Photo: APA supporter of Rwandan president Paul Kagame shows his support for the ruling RPF party during a victory celebration held at the Amhoro stadium in Kigali before the official results are announced, 10 Aug 2010
The leader of Rwanda’s opposition United Democratic Forces has called on Rwandans to peacefully resist what she says is President Paul Kagame’s tyrannical rule.
Victoire Ingabire said the international community, including the East African Community (EAC) should reject the August 9 presidential election results based on what she described as Mr. Kagame’s “overwhelming landslide” victory in the poll as well as the lack of credible opposition during the vote.
“Don’t you have any doubt regarding how in [a] normal democracy you can get 93 percent in an election? You believe really that that should be the result if [this] is a democracy? Maybe not, but I have doubts regarding this result from the election,” she said.
Rwanda’s electoral commission officially said President Kagame was re-elected with 93 percent of the total vote cast in Monday’s election.
Some international election observer groups including the African Union as well as poll monitors form the Commonwealth Observation Team hailed the election as transparent and peaceful.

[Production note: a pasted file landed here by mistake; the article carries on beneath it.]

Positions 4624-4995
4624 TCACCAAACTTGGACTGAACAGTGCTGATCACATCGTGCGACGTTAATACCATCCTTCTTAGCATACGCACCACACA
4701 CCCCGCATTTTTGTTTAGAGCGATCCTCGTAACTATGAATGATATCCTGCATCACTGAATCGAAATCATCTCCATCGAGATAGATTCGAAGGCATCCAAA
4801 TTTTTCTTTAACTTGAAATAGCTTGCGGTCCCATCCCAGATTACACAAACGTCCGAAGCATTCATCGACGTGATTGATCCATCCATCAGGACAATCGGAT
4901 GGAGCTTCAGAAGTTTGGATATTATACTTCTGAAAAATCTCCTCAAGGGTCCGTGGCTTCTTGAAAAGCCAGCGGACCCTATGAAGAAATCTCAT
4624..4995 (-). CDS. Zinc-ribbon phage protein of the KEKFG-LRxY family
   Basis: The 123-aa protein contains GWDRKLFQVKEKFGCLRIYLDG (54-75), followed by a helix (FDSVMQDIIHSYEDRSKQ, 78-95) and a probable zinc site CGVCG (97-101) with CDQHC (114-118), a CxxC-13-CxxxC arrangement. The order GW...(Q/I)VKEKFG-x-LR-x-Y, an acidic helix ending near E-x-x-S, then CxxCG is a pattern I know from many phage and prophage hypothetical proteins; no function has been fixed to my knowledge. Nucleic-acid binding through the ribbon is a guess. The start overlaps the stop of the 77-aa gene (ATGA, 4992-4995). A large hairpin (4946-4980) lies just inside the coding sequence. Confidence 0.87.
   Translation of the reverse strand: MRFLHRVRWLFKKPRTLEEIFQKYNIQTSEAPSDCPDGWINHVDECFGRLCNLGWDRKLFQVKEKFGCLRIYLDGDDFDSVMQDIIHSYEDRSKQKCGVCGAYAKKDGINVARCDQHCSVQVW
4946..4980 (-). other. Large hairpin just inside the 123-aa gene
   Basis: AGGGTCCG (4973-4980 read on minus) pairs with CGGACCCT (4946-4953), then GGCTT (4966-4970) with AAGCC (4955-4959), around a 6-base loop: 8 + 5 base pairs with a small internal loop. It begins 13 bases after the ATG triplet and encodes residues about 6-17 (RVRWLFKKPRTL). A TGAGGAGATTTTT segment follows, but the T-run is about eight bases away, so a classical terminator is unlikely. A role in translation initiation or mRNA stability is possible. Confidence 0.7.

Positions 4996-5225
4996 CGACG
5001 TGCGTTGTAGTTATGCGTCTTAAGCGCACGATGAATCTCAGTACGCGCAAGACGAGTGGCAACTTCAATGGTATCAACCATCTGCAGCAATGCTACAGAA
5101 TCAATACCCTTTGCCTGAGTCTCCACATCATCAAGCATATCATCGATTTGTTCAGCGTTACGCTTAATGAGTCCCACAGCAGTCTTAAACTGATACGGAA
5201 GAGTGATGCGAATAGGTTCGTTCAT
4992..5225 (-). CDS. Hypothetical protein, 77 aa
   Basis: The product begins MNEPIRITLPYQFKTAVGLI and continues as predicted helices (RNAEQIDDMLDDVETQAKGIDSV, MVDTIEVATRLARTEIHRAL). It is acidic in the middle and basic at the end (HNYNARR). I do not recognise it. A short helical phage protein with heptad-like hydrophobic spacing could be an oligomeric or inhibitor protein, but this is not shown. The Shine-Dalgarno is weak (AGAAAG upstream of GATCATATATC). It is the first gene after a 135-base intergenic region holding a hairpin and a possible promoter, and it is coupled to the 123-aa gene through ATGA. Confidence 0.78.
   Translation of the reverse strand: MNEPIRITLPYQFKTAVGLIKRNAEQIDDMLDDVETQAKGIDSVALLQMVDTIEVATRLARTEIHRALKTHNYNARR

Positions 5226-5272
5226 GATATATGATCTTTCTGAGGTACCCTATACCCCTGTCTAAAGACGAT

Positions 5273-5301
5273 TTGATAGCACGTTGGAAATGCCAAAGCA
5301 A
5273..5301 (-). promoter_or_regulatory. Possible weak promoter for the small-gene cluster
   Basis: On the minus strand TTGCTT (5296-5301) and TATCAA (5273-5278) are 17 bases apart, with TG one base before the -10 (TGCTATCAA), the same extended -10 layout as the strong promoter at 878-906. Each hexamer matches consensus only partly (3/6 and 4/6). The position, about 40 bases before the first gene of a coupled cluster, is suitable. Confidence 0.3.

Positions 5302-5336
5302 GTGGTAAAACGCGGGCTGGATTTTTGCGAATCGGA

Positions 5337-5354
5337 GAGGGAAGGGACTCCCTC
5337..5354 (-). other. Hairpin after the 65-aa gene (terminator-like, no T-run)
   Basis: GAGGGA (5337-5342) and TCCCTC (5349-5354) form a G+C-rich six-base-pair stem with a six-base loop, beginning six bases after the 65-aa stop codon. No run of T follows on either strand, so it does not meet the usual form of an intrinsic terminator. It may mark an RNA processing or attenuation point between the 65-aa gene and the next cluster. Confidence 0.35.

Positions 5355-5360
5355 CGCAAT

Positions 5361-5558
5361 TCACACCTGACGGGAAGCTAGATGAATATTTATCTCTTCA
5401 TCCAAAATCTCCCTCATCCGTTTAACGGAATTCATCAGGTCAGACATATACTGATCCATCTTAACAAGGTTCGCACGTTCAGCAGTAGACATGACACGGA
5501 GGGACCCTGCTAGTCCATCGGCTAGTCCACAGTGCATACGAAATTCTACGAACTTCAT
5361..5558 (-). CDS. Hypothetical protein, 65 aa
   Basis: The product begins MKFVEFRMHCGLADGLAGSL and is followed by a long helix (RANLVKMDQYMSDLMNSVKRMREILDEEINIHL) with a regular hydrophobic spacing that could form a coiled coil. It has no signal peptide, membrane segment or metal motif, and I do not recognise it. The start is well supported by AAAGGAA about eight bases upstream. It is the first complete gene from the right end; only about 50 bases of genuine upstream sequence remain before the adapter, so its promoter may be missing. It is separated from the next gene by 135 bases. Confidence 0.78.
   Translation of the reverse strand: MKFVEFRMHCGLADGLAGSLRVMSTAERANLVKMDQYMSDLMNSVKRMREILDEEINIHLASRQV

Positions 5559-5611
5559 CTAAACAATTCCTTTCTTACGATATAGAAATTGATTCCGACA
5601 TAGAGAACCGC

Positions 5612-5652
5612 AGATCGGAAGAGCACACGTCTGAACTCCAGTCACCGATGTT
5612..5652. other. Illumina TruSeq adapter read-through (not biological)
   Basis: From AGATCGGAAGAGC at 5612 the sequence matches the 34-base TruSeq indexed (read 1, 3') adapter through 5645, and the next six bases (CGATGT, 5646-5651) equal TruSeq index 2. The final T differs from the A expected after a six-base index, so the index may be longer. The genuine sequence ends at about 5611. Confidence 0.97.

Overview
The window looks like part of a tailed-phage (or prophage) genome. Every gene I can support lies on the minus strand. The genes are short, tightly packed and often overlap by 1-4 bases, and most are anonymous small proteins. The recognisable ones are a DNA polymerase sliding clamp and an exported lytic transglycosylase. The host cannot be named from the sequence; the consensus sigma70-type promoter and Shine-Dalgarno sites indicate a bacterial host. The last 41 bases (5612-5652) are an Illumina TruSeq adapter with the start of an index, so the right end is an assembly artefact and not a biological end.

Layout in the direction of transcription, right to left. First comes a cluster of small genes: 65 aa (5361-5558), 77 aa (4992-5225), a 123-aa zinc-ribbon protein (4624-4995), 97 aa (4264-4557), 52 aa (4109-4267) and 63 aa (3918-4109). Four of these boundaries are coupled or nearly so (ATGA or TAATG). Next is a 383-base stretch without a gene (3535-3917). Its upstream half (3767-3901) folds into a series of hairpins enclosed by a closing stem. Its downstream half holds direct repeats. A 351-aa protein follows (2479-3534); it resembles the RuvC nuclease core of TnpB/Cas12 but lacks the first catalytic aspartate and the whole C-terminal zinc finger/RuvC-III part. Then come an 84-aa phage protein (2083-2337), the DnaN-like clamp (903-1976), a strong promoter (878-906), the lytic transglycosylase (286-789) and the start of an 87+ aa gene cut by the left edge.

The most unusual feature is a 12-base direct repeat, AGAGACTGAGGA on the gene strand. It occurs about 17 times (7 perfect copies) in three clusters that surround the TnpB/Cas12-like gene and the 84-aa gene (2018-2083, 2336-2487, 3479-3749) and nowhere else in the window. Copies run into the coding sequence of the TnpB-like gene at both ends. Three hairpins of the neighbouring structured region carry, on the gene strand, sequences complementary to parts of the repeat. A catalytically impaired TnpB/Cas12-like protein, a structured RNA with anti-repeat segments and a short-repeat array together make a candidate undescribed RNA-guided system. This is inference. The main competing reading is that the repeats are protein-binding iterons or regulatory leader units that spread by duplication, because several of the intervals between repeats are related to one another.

Other groups said they found no evidence of voter intimidation or harassment during Monday’s vote. But, human rights groups expressed concern over violence and government repression in the run up to the August 9 vote.
But, opposition leader Ingabire said the election was not credible. She accused the government of using “murder” and arbitrary arrests of opponents in the run up to the vote.
“The election period was marred by political violence including the assassination of a journalist and opposition members [and] the assassination of the vice president of the Green Party. Today, I was scared to hear that the minister said he was killed in an accident. But, everybody knows that his assassination was politically [motivated],” she said.
Supporters of the ruling Rwanda Patriotic Front (RPF) rejected the accusations as baseless, saying there was no voter intimidation or harassment during and after the election.
But, opposition groups and some human rights organizations, including poll observers expressed concern over the lack of “critical opposition voices” in Rwanda.
VOA's Vincent Makori ("In Focus" TV program) interviewed Rwanda's Ambassador to the U.S. James Kimonyo about President Kagame’s landslide victory.